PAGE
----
I've been a fan of the blockchain for a few years now, but I have serious concerns about bitcoin itself. Care to calm my fears?

As the title mentions, I'm a huge fan of the blockchain. I think it's wonderful P2P tech, and it's already in use for amazing things like namecoin and even spin-off projects like bitmessage (doesn't use a blockchain, but similar tech for PoW and authentication).
Even bitcoin, when it first popped up, seemed like amazing stuff. I definitely am a fan of trustless/p2p currency. However, I can't help but notice that bitcoin has a couple of obvious problems (namecoin shares them, but the problem isn't as bad, given it's not intended to be a currency and also has a base of value).
The most obvious problem to me is one that seems to plague cryptocurrency in general: pre-mining. The idea that the early-adopters can become absurdly wealthy simply by getting there first. I read over on /buttcoin that Satoshi has 20% of the possible bitcoin? Is that true? That seems like it'd lead to massive wealth inequality once those coins do start moving. And there's certainly countless others with hundreds of thousands of bitcoin simply because they were handed out like candy at the beginning. For someone coming in, a single bitcoin is $400. Whereas early adopters got a few hundred with a couple of hours of mining on a laptop. How is that fair?
The mining cap. This is another huge problem. At first I was fond of it, as it put a hard cap on inflation, meaning that the currency is deflationary instead. This is a good feature, but with an obvious flaw: it rewards early adopters, and it promotes hoarding bitcoin rather than spending it (the whole point of a currency!). Along with that, any coins that are 'destroyed' (namecoin does this), and/or lost, are essentially gone forever. Meaning that over time the amount of possible bitcion will reduce to nothing. This is not a valid long-term ideal. This simply doubles down on bitcoin's huge problem (massive inequality between early/late adopters).
And lastly, the distribution of new coins. This is already a huge problem with fiat currency, and I'm baffled at why bitcoin copied this model of distributing wealth to 'bankers' (miners who manage the blockchain). Not only does it promote the rich-get-richer structure, not only does it reward those who got there earliest and stay there longest, but it also creates a continually rising paywall to actually get in on the action. There's no way to get bitcoin without working for someone else already in the system or spending potentially thousands of dollars to get a tiny amount of bitcoin that's mined.
Though, to be fair, it's not just bitcoin's problem. It's all alt-coins who share these issues without changing stuff.
There's also the issue of increasing computation demand, leading to waste and potentially harming the environment.
Personally, I like something like uCoin, which implements the relative theory of money into a blockchain/bitcoin style structure.
So... can anyone calm these fears that bitcoin will simply be yet another USD spin-off and run into the exact same problems of wealth concentration?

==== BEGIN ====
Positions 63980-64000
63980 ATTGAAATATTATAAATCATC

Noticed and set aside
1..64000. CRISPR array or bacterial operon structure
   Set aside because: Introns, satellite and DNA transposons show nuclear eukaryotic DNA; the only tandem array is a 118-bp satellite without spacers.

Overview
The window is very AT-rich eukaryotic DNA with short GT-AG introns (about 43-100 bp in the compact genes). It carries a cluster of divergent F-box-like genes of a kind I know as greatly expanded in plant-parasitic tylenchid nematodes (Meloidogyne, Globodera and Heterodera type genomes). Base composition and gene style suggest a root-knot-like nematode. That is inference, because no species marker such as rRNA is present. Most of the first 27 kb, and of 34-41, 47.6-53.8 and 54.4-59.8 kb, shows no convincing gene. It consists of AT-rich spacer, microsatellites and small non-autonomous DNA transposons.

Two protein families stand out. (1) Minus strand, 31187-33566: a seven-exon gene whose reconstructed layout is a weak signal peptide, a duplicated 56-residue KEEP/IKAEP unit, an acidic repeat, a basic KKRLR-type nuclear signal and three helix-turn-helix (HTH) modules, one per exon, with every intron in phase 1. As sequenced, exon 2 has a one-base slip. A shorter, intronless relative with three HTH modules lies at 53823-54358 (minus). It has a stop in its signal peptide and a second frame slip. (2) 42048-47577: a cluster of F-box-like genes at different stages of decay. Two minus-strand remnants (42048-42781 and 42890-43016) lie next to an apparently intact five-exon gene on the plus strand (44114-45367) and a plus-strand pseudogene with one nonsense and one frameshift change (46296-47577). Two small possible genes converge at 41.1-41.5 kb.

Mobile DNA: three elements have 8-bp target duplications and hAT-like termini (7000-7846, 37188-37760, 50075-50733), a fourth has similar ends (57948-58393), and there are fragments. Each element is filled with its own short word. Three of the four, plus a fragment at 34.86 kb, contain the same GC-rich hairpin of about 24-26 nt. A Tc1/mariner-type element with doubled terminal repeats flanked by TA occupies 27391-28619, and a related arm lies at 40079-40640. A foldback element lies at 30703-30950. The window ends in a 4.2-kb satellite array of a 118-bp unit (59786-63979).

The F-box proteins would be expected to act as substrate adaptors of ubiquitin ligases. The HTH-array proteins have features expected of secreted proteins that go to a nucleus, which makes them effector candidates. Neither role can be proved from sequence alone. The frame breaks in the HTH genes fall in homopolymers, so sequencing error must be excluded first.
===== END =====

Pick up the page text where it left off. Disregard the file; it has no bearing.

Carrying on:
Keep in mind, I do like the blockchain and similar tech. And I do like the goal of bitcoin itself. It's definitely a great first step. I just can't get around these glaring problems that seem to almost guarantee that bitcoin will die in the future.
submitted by Kafke to btc [link] [comments]

Similar or Interesting Projects and other Links

This is an initial collection of interesting links. The purpose is to gather a bigger picture of the frontier of society and to spur discussion. Descriptions so far are mostly copypasted. Please add to this in the comments.
[ What is it? - infographic This is an incredibly important project. Becoming more sustainable as a city will soon be a major priority for everyone. Unless these and further methods are implemented, a city may still be facing shortfalls outside of its control.
Open Source Ecology is developing open source industrial machines that can be made for a fraction of commercial costs, and sharing our designs online for free. The goal of Open Source Ecology is to create an open source economy – an efficient economy which increases innovation by open collaboration.
The Venus Project calls for a straightforward redesign of our culture in which the age-old inadequacies of war, poverty, hunger, debt and unnecessary human suffering are viewed not only as avoidable, but as totally unacceptable. Anything less will result in a continuation of the same catalogue of problems inherent in today's world
The Zeitgeist Movement It is the assumption of The Movement that the educational/activist pressure generated, coupled with what is currently a failing social system, will inhibit and override the established political, commercial and nationalist institutions outright, exposing and resolving the flaws inherent.
RepRap is humanity's first general-purpose self-replicating manufacturing machine. 3D printing is part of the trend towards decentralization, efficiency and self sustainability. It will likely become a big part of helping cities to become more independent of traditional global supply chains. "Mesh - The pulse of the Sharing Economy" Also check out this infographic detailing categories and examples of collaborative and sharing based networks. Notice the sybiotic behavior of heirarchical central structure (businesses) to enable the peer-to-peer participation networks. Ultimately the technology will decide where the balance lies based on what can be automated and agreed upon through voluntary participation. The 1st business development centre dedicated to fintech innovation & decentralizing technology. A General Directory for Decentralization Projects and Disruptive Ideas BIGbtc Bitcoin Integration Group. Provides services related to the business adoption of crypto in Canada!